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Authority and Obedience

It seems fitting that we read the end of RB 2, On the Kind of Person the Abbot Should Be, on the same day that we keep the feast of SS Maurus and Placid, St Benedict's exemplary disciples. Authority and obedience are intimately related but it can be "interesting" to see how they work out. For example, one may derive much quiet amusement from the kind of Catholic who invokes the Pope whenever the matter in hand is one on which he wishes to slap others down but who accuses the same Pope of heresy or worse whenever the papal line does not accord with his own. This can be tiresome when the papal champion turns out to have a very sketchy knowledge of what the Pope actually said/did/wrote, as is often the case; or when the "obedience" is so selective as to verge on the ridiculous (no examples, lest I forsake charity).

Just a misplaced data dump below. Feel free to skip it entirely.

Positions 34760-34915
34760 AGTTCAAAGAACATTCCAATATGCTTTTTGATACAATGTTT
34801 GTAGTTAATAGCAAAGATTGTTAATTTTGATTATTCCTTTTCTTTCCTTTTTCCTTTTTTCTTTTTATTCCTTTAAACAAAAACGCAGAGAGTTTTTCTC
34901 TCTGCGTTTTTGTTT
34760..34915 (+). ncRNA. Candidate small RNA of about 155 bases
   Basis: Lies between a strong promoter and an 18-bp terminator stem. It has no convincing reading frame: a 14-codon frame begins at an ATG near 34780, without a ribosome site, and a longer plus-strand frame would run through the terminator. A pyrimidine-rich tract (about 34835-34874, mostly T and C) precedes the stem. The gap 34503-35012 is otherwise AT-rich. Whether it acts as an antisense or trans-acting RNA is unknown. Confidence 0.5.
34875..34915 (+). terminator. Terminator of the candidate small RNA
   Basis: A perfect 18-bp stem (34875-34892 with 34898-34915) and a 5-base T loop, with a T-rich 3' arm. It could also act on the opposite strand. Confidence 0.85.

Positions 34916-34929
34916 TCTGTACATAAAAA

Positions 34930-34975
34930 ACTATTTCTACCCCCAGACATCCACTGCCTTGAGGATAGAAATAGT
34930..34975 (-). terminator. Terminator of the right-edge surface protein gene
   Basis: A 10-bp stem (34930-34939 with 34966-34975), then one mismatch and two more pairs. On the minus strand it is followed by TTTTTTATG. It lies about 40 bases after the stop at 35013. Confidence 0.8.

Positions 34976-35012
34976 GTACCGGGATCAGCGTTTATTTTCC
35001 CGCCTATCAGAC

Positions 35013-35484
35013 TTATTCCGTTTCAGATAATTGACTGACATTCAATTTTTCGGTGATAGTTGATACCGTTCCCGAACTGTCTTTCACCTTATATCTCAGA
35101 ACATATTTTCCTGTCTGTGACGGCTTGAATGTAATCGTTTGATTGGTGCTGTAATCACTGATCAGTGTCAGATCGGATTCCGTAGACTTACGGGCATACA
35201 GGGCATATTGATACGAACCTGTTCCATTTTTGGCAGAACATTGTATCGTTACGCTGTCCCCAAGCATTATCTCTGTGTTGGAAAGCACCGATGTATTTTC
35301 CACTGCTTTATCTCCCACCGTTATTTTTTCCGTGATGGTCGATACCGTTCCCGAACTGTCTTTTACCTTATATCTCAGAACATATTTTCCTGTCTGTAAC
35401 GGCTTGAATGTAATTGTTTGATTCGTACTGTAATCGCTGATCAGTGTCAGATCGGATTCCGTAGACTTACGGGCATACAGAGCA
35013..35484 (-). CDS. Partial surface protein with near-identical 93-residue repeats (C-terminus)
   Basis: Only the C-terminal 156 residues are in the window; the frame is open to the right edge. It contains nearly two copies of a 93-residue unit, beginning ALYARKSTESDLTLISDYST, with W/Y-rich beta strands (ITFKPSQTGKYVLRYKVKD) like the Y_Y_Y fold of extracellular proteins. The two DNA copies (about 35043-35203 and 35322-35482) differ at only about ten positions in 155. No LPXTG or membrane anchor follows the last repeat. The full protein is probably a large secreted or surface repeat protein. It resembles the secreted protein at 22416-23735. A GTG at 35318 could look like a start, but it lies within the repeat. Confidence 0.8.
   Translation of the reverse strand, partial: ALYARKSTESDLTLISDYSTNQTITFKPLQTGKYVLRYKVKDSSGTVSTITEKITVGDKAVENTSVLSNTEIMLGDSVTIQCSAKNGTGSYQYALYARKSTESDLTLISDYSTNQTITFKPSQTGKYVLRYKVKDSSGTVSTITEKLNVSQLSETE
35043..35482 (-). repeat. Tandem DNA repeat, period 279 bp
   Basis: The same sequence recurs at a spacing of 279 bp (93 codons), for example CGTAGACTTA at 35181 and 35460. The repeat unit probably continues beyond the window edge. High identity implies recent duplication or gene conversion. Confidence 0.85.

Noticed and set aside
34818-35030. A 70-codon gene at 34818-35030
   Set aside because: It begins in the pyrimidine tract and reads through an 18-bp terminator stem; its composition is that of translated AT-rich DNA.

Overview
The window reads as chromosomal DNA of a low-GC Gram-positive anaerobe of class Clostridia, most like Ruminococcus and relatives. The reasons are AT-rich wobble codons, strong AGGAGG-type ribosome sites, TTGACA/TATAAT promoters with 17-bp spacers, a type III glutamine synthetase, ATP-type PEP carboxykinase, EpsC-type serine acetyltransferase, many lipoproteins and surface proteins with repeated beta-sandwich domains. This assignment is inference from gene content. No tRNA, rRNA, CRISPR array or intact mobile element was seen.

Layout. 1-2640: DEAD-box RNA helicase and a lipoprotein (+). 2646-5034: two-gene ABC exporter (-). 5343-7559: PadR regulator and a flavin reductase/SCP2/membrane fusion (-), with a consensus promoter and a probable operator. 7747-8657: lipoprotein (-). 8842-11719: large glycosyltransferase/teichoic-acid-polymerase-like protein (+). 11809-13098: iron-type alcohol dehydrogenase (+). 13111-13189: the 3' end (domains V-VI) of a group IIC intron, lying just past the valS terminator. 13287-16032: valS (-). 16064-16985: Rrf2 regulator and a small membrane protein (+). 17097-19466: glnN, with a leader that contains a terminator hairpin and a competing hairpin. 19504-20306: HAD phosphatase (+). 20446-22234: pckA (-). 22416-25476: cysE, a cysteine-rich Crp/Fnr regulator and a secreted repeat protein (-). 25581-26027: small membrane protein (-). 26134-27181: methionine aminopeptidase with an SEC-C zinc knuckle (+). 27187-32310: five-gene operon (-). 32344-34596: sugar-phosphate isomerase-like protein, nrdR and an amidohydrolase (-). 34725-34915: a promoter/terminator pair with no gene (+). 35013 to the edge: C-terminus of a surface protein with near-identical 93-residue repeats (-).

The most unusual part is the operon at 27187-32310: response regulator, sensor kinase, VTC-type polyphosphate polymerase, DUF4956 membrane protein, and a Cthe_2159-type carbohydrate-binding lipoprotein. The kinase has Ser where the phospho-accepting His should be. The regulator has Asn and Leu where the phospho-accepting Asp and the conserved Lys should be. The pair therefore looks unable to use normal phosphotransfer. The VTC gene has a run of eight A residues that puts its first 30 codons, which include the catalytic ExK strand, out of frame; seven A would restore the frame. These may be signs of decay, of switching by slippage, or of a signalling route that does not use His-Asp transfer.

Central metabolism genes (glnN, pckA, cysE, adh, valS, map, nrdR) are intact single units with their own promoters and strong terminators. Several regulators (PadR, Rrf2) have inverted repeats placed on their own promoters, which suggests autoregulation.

I was thinking about this recently because of the number of emails and letters which have come our way about the new translation of the Missal. Most are, frankly, ill-informed, whether "for" or "against" and show the writer to have little grasp of history or theology. (Sometimes they suggest "little Latin and less Greek" and a tin ear into the bargain, not that I am prejudiced, you understand, merely a woman of definite opinions.) The liturgy should NEVER become a source of disunity, should never become something we squabble over. It is too important for that. If you have time to read only one book about liturgy, let it be The Spirit of the Liturgy by Joseph Ratzinger and remember that “There is no ‘pre-’ or ‘post-’ Conciliar Church. There is but one, unique Church that walks the path toward the Lord…” That surely is what authority and obedience in the Church is all about.